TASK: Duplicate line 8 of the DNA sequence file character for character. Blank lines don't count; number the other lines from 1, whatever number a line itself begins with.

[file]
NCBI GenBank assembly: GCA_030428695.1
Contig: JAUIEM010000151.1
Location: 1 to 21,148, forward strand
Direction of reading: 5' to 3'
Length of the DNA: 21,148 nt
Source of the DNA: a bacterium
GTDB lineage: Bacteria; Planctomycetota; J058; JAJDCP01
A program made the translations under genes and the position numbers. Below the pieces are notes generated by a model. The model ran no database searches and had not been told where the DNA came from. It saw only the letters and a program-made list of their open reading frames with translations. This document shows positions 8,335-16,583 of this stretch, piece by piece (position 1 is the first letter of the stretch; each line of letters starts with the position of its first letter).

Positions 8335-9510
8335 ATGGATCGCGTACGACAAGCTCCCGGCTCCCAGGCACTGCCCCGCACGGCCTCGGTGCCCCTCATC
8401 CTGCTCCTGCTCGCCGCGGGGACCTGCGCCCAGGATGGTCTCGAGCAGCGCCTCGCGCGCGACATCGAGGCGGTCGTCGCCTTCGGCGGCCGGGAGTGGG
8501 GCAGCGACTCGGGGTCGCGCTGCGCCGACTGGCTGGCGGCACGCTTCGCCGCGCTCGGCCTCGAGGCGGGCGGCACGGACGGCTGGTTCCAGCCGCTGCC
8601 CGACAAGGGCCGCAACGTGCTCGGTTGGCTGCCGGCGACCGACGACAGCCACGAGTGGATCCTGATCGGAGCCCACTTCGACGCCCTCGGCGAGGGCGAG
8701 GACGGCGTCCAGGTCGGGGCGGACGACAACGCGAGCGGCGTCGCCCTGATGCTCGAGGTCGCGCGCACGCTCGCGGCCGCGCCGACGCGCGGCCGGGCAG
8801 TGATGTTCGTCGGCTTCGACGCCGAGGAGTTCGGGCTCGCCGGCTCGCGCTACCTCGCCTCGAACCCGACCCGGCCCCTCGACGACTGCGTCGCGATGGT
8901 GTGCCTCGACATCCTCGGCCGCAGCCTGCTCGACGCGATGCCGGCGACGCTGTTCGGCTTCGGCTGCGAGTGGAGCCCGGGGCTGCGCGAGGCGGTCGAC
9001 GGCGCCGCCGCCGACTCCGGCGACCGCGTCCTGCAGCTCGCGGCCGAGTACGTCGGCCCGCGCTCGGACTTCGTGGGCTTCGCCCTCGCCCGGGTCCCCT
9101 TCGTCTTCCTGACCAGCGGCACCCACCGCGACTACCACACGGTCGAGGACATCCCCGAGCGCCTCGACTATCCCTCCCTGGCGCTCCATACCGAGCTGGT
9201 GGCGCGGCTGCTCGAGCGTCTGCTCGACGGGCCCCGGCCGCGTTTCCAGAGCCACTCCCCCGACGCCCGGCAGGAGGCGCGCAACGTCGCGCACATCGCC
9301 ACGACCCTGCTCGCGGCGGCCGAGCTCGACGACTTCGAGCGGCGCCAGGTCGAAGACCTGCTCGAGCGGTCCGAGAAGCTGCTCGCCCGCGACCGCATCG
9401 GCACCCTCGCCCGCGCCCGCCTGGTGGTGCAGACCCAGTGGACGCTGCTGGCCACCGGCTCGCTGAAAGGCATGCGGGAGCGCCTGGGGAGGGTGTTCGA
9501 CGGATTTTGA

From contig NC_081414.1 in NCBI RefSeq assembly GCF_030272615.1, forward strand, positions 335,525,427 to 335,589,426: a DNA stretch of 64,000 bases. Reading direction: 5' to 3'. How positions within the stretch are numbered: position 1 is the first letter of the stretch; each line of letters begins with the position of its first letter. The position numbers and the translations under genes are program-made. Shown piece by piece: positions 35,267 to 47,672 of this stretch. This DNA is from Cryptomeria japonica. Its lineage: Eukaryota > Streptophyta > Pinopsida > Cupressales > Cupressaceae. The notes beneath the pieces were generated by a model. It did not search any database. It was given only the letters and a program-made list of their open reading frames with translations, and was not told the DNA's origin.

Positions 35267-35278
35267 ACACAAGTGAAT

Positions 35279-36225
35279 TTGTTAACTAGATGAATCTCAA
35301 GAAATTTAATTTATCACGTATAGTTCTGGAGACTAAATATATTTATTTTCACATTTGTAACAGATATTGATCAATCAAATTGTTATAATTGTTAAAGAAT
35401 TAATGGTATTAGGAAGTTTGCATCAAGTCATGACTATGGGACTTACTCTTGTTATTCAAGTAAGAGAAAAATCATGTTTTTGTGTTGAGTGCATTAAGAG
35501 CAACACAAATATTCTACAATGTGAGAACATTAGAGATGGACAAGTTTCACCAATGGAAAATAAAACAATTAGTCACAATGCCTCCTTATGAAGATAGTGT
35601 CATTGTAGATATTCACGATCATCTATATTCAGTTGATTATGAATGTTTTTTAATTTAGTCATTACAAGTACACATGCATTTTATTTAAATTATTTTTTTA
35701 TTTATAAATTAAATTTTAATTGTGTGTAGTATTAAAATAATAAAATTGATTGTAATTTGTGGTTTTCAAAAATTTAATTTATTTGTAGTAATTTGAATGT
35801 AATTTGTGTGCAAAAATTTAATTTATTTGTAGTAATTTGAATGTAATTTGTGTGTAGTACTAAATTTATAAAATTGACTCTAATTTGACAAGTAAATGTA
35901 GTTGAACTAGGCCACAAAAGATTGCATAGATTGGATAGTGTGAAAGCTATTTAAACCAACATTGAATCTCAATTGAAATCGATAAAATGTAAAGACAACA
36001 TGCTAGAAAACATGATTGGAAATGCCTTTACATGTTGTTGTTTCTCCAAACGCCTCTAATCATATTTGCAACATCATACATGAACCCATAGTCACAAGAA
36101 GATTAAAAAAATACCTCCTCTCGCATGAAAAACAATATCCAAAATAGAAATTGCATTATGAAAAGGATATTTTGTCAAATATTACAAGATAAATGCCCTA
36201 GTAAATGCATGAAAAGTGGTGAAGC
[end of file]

A program made the translations under genes and the position numbers. Below the pieces are notes generated by a model. The model ran no database searches and had not been told where the DNA came from. It saw only the letters and a program-made list of their open reading frames with translations. This document shows positions 8,335-16,583 of this stretch, piece by piece (position 1 is the first letter of the stretch; each line of letters starts with the position of its first letter).